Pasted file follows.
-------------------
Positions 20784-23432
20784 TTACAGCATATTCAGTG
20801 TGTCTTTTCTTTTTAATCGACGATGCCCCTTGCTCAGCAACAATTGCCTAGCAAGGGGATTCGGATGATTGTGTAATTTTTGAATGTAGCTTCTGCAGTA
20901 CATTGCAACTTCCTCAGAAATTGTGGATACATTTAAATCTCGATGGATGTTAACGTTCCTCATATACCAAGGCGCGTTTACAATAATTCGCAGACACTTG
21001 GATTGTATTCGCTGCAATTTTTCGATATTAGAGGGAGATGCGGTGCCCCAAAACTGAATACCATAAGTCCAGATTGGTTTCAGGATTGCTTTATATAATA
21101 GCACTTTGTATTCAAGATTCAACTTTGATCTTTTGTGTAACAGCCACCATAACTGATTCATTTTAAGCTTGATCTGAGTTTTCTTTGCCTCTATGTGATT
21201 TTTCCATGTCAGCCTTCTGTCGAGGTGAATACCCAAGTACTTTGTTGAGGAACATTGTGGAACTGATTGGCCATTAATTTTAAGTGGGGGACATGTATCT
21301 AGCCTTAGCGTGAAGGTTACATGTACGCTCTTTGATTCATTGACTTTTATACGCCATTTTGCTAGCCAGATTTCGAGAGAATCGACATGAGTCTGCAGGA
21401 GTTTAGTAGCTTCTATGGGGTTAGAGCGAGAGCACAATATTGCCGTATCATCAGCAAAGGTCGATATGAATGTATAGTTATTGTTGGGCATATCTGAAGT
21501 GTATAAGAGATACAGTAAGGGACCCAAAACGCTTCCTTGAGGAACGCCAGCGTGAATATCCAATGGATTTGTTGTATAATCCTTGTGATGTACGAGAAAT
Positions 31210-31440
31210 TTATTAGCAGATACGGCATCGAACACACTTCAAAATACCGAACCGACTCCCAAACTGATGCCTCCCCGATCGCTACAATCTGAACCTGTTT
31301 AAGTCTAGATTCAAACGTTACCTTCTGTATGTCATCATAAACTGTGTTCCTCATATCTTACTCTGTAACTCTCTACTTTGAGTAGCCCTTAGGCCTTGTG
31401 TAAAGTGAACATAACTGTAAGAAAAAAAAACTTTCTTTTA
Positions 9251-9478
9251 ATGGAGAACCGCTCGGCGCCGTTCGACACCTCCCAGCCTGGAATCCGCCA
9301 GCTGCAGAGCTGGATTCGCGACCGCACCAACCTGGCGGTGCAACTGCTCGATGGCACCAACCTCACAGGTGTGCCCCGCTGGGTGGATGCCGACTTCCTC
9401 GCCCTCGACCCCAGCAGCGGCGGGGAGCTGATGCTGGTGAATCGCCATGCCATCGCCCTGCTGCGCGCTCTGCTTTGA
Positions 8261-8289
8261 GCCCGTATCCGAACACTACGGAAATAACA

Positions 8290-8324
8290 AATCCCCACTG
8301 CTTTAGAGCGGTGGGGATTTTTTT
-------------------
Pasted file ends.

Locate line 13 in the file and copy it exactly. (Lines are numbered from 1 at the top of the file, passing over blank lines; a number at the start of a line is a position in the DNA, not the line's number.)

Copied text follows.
31301 AAGTCTAGATTCAAACGTTACCTTCTGTATGTCATCATAAACTGTGTTCCTCATATCTTACTCTGTAACTCTCTACTTTGAGTAGCCCTTAGGCCTTGTG